Film Watch got the scoop on their partnership.

FILM WATCH: How did you get interested in making a movie set against the Greenwich Village folk music revival?

JOEL COEN: We were always interested in the music of the period, the so-called folk revival of the late 1950s, the thriving folk music scene that was taking place in the village before Bob Dylan showed up—music that was being produced and played during what might be termed the beatnik scene of the 50s and early 60s. That period lasted only through the very early 1960s, and most people don’t know about it.

The character of Llewyn Davis is loosely based on Dave Van Ronk, whose wonderful memoir The Mayor of MacDougal Street is complete with very opinionated analysis of the different types of acts, who had talent and who didn’t.

ETHAN COEN: It’s Van Ronk’s memoir that he started writing, but died before completing. His friend, the journalist Elijah Wald, basically put it together for him. It’s less a memoir than it is interviews with Dave. One day Joel just said, “What about this? Here’s the beginning of a movie…. a folk singer gets beat up in the alleyway behind Gerde’s Folk City.” We thought about the scene, and then we thought, “Why would anyone beat up a folk singer?” So it became a matter of trying to come up with a screenplay, a movie that could fit around that and explain the incident.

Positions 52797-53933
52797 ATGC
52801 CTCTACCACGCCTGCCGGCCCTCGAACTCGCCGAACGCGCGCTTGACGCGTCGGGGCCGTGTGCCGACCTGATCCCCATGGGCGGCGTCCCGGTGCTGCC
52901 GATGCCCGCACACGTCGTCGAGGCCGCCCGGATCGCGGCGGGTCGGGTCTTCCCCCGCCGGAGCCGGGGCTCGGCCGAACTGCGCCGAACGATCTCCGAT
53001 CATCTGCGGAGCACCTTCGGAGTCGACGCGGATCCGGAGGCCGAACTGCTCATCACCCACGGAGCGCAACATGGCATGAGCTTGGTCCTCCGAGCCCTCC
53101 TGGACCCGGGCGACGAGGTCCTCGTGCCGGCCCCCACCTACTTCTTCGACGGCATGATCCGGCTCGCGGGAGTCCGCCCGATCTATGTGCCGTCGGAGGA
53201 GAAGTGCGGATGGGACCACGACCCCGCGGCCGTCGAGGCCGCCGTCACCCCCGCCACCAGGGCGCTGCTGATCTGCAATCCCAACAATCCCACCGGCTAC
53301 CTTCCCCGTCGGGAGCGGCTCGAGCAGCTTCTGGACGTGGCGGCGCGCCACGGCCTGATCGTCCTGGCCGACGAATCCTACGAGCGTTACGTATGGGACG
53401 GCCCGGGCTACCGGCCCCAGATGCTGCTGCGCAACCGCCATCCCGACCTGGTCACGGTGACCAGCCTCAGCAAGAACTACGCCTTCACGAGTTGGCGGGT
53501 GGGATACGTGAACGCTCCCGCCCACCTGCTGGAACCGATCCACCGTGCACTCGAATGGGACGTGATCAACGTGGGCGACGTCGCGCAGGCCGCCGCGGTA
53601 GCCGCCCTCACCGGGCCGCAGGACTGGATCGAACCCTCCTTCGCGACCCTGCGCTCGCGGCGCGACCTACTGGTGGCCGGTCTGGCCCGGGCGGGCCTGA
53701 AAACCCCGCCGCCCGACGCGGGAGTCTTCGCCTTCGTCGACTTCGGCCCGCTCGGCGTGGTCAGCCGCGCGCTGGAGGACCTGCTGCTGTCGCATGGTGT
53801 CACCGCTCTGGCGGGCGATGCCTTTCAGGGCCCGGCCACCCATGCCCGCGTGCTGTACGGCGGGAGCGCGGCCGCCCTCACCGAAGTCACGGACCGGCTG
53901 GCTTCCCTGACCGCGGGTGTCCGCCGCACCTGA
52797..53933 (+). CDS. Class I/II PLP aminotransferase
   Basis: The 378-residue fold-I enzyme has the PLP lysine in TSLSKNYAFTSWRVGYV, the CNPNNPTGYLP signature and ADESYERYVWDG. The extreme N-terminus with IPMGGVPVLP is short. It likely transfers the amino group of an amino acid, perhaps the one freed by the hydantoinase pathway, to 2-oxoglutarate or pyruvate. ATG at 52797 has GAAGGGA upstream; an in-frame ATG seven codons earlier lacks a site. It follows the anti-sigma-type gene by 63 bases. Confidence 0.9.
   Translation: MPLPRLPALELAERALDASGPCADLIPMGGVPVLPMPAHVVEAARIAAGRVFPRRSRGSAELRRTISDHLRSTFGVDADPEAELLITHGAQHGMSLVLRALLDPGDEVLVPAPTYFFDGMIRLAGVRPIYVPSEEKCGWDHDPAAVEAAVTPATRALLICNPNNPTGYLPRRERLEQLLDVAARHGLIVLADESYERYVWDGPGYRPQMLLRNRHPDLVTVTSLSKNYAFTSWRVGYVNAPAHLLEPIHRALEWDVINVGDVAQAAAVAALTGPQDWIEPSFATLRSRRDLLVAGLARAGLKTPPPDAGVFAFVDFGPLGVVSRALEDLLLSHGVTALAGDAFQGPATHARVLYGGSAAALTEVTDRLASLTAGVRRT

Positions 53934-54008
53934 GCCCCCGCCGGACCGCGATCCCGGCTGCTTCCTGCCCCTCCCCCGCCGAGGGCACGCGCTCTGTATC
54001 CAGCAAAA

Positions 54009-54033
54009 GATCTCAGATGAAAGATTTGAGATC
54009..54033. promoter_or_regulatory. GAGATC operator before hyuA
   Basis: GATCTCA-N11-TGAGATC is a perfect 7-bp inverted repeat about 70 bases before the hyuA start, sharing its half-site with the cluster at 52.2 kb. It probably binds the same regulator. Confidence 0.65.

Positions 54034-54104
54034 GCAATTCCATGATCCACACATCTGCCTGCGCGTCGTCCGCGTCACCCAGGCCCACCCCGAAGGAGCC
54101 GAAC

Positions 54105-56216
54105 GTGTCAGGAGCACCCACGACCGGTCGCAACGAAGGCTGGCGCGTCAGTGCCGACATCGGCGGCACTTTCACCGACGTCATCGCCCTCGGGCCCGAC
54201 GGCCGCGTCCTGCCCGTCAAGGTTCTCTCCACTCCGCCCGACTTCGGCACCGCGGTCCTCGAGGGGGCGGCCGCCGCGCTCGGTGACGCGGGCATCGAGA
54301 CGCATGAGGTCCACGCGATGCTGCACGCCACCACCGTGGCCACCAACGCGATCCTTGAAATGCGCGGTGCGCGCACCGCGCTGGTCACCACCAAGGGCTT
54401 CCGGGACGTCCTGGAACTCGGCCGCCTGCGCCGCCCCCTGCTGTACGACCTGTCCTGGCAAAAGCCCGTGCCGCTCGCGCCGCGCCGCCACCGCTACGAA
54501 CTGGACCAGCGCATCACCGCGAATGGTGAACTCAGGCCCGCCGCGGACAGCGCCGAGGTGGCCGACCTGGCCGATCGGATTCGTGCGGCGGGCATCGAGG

T BONE BURNETT: The only thing I can tell you about Dave Van Ronk is he wasn’t a loser. He was a brilliant artist who suffered this fate that many of us suffer. No matter what, you can suffer this fate…like in Unforgiven, where the young kid has just shot a man, and he’s feeling incredibly guilty, and he’s getting drunk, and he says, “Well, he had it coming,” and Clint Eastwood says, “We all got it coming, kid.” It’s a great line. Dave never got his due, that’s for sure. But you know, he was tremendously influential. Dylan slept on his couch. Like Llewyn, sleeping on couches. And like Llewyn, he never got his due. But he had it coming.

This marks your fourth collaboration together. Can you talk a little about how you worked together this time?

JOEL COEN: When we were writing the script, musical ideas—even specific songs we wanted to use—became part of the process. At this point, T Bone got involved. We tell him what we’re thinking of and he starts making suggestions.

ETHAN COEN: One of the things T Bone suggested was the song “500 Miles.” It’s a very beautiful song. We saw a YouTube clip of the Brothers Four performing it in a club, and the entire audience joined in singing. That wouldn’t happen today.

T BONE BURNETT: You know what? I can’t remember. Our collaboration is such that I can’t distinguish between what anybody suggested other than to say I think Joel and Ethan suggested most songs, and I just facilitated. But I probably did come up with “500 Miles.” I love it. It’s a beautiful, beautiful song. Dylan did a version of it.

Do you see any thematic connections among the songs in the film?

T BONE BURNETT: The movie starts out with “Hang Me,” a song about getting hung, and then it goes into “If I Had Wings,” and you come into Llewyn’s world and you find the guy he had done “If I Had Wings” with jumped off a bridge. Then every song is either about death, abortion, murder. It’s separation. “500 Miles” feels like a deep, beautiful song from the slavery era in this country, and I thought it was interesting the way it’s been metabolized into the culture through folk music….

Of course, a lot of folk music was descended from the American “roots” music of the sort you featured prominently on the soundtrack to O Brother, Where Art Thou?